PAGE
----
By Zachary Fagenson
MIAMI (Reuters) - A federal jury acquitted a Miami-area mayor on Thursday on charges that he accepted thousands of dollars from FBI agents during an undercover sting operation.
Former Miami Lakes Mayor Michael Pizzi, 51, was arrested last August and pleaded not guilty to one count of conspiracy to commit extortion and four counts of attempted extortion. The jury acquitted him on all counts after almost two days of deliberations, his lawyers said.
If convicted he would have faced a maximum 40 years in prison.
In closing statements on Tuesday, prosecutors attempted to paint Pizzi as a corrupt politician who took envelopes of cash in backroom deals in exchange for awarding city contracts to FBI agents posing as representatives of a Chicago consulting firm.
Federal prosecutors charged that Pizzi accepted $750 in campaign contributions and three cash payments of $1,000 to $3,000 each from early 2012 to mid-2013 for his support.
"While we are disappointed with the outcome in this case, we respect the jury’s verdict,” said U.S. Attorney Wifredo Ferrer.
Pizzi's defense rehashed the former mayor's record as a self-described "leading gadfly," parole officer and longtime public official.
One of his attorneys Ed Shohat framed the investigation, which hinged on the cooperation of a lobbyist-turned-informant and the testimony of the convicted "bag man" in the case, as entrapment.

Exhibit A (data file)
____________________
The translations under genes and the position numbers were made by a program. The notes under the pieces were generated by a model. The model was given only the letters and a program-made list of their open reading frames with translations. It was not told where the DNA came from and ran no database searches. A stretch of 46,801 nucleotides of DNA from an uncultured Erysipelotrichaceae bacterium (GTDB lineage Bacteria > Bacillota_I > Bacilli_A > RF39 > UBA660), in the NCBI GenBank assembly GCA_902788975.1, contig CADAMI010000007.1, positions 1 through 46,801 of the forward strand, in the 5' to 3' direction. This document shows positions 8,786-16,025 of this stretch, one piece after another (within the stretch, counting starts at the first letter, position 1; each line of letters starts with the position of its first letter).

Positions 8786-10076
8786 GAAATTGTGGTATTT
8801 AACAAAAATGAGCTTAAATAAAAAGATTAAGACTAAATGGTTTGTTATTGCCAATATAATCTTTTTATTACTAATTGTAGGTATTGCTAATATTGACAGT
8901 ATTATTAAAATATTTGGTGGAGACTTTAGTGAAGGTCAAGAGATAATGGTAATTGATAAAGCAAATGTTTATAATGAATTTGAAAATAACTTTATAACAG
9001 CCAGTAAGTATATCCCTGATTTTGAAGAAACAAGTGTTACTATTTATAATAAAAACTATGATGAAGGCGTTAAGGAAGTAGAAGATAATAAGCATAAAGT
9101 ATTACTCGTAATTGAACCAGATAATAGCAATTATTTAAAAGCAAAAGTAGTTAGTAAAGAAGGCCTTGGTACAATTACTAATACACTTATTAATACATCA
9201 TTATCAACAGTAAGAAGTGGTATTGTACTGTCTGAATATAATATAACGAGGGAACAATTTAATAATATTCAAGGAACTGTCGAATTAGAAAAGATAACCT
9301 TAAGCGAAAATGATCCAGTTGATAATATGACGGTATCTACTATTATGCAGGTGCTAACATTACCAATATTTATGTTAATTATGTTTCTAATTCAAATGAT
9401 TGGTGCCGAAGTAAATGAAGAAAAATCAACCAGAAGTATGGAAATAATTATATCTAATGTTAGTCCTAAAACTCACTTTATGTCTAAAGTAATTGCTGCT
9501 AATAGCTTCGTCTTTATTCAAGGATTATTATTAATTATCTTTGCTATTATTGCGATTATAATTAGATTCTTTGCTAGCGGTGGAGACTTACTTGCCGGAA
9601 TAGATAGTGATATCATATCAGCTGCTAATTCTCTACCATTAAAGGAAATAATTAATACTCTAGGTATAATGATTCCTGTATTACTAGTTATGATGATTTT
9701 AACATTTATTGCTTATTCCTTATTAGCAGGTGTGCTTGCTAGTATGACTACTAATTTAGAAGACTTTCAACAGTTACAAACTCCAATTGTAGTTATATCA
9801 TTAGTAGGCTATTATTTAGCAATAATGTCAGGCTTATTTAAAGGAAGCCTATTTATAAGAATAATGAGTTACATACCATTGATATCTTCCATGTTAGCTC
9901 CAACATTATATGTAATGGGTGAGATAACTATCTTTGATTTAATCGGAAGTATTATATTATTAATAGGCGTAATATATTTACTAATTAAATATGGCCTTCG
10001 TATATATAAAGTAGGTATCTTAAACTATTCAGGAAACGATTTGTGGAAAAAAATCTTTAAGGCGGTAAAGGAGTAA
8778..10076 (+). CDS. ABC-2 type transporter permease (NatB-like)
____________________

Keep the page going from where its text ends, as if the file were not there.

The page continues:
Shohat said Pizzi agreed to support the contract long before an offer was made, and that agents repeatedly tried to coerce Pizzi into asking for money.
"There was no explicit quid pro quo," Shohat said.
Pizzi is one of several Miami-area politicians to be charged with public corruption in the last year, and the second to be acquitted.
Former Hialeah Mayor Julio Robaina was acquitted by a federal jury in April on charges of conspiring to avoid paying taxes on $2 million in income and lying to authorities.
Pizzi was indicted along with Manuel Maroño, a former mayor of Miami suburb Sweetwater. Maroño began serving a 40-month sentence in February after pleading guilty to accepting thousands in kickbacks for signing off on bogus government grant applications.
The mayor of North Miami was also suspended from office in May a day after she was charged as part of an alleged $8 million mortgage fraud scheme.
(Editing by David Adams and Lisa Shumaker)